A student’s account of patriotism and prowess at the Paralympics
Here is a piece I wrote for my University on my day at the Paralympics! If you haven’t already seen it here is my post on the Paralympics, here. This is on my uni intranet 🙂
Many of you would have gone to the Olympics and Paralympics this summer. It may have been the highlight of your summer. To get the conversation started, because it is an inevitable start-of-term topic of gossip, journalism student Roxanne Hoare-Smith has told us about her experience of Paralympic football.
I arrived at Stratford International in a bit of a panic on Monday 3 September on my way to the seven-a-side football having realised the tickets for our group, which I was looking after, had fallen out of my bag on the train. But at the box office, which had no queue, in only a matter of seconds after showing my ID my tickets were reprinted. I was so relieved!
It took almost 30 minutes to walk from the Olympic Park entrance to the Riverbank Arena where the football was happening. The park was crowd with patriotism. People were wearing union jack onesies, despite the hot weather, and morph suits. Even my dad put on his union jack brothel creepers. Busy searching for our seats, we missed Iran’s first three goals against Argentina.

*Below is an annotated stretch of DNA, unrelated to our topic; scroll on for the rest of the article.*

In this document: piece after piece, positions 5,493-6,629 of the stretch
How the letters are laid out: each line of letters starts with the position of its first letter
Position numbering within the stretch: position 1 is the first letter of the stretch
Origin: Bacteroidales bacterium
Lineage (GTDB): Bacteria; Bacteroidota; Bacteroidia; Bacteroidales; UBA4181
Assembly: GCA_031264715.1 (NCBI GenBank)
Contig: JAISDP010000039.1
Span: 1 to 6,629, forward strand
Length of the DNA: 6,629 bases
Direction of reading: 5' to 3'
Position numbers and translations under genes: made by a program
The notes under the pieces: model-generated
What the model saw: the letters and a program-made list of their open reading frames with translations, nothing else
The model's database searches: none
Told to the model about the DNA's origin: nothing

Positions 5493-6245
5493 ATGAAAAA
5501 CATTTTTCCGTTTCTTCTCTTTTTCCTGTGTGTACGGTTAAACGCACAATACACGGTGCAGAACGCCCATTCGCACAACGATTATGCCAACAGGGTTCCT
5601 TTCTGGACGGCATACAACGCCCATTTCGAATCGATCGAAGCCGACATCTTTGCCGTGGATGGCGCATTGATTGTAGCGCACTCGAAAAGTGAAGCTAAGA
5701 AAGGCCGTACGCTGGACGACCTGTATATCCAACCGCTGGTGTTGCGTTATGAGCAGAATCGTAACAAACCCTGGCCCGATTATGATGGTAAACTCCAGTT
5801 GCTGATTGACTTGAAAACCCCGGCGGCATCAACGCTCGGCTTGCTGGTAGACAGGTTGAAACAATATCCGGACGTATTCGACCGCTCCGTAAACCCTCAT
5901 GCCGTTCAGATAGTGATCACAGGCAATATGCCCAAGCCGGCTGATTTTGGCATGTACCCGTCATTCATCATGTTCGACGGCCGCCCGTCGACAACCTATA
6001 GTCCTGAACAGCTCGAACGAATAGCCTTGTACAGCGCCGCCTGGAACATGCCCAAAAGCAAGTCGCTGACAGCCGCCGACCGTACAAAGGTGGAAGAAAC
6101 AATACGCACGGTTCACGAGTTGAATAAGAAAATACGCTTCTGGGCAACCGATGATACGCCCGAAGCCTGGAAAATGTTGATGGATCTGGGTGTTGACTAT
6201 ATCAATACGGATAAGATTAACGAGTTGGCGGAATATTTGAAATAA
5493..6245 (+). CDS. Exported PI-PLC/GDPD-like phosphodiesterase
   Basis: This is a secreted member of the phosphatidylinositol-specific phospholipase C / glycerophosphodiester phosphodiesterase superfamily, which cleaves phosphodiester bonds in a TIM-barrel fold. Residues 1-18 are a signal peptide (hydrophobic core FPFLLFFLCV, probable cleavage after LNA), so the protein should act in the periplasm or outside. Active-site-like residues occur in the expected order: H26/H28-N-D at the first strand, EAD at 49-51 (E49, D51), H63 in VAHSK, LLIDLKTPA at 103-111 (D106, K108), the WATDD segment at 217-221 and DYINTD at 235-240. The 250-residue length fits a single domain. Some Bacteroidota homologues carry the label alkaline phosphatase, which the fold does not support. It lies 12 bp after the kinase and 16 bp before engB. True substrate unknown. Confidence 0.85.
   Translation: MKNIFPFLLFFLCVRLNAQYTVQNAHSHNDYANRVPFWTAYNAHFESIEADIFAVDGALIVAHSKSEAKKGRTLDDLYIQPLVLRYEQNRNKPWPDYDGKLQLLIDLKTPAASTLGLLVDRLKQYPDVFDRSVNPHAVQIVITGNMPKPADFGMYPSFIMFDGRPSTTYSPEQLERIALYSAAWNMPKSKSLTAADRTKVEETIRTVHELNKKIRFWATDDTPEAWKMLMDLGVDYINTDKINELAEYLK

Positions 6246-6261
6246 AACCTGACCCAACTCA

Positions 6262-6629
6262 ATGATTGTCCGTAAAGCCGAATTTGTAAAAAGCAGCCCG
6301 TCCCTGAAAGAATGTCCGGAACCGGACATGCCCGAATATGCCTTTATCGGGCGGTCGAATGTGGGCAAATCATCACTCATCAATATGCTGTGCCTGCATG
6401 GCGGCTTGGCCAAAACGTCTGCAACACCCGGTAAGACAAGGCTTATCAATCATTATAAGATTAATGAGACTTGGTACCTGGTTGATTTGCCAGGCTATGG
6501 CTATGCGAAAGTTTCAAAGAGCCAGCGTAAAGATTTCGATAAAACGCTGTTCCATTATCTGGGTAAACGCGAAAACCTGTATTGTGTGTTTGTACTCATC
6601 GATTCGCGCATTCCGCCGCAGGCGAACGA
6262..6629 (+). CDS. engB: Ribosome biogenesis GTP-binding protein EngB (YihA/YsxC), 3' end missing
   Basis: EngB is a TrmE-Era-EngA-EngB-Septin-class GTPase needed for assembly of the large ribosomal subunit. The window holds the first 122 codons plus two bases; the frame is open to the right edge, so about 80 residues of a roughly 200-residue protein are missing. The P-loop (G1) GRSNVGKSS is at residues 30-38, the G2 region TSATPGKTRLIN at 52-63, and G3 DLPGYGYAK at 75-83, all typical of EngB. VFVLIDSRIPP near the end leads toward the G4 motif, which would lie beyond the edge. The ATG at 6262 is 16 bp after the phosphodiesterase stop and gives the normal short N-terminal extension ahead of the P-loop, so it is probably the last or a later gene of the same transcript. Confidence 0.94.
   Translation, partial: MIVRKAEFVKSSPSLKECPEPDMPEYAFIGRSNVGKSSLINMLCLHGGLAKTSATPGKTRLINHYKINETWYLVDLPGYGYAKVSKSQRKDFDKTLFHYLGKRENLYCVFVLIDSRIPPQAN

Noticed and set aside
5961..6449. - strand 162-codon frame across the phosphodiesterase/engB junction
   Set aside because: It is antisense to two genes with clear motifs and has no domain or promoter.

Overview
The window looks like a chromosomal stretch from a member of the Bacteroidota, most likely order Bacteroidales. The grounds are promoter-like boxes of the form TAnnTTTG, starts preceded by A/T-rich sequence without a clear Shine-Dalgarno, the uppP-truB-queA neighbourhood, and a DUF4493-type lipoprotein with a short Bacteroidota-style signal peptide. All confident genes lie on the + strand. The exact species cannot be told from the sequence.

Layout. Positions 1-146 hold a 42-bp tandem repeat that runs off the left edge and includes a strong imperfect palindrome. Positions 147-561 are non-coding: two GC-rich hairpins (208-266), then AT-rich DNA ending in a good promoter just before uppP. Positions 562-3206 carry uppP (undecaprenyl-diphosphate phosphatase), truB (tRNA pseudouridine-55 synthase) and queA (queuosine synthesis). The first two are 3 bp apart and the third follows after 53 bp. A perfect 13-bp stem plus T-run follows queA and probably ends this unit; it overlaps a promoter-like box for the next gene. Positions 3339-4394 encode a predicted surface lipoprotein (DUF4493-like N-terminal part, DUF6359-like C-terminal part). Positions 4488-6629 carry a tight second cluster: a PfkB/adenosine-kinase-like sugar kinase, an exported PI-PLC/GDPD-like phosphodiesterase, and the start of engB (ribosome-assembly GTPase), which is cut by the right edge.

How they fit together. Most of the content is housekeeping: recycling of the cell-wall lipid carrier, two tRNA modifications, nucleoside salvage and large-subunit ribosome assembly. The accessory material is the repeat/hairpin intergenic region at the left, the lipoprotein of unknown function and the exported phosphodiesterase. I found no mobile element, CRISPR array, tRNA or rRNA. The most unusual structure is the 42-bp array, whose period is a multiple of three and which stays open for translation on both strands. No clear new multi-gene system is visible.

The players all had cerebral palsy yet played so magnificently. It was like any other high-level football match except for a few different rules which means in these games, it isn’t unusual for the scored-line to be high.
Each time a goal was scored music filled the arena. Entertainment during the breaks included a ‘pose cam’ and ‘playing the bongos’ on the big screen. The atmosphere was brilliant, the crowd cheering equally loudly for all teams. The football games are an hour long with 30 minutes halves and a 15-minute break. Our £15 ticket included two games, an Olympic Park day pass and a day travelcard for zones 1-9, which sadly we didn’t get to take advantage of. Iran won 8-1.
Next up was Russia versus the Netherlands. This time we sat on the opposite side of the arena where the players entered the pitch. Russia owned the ball for most of the game but it made the game exciting whenever the Dutch managed to steal the ball for a second. It was Joey, one of the Dutch players’, birthday so we all sang to him. Russia won 8-0.
On leaving the arena we saw a huge crowd cheering as they watched the swimming live on the outdoor screens in the Olympic park. We stopped off for dinner at Westfield after a long day in the sun and, looking around, were excited to see we were accompanied by a few British and Italian Paralympians.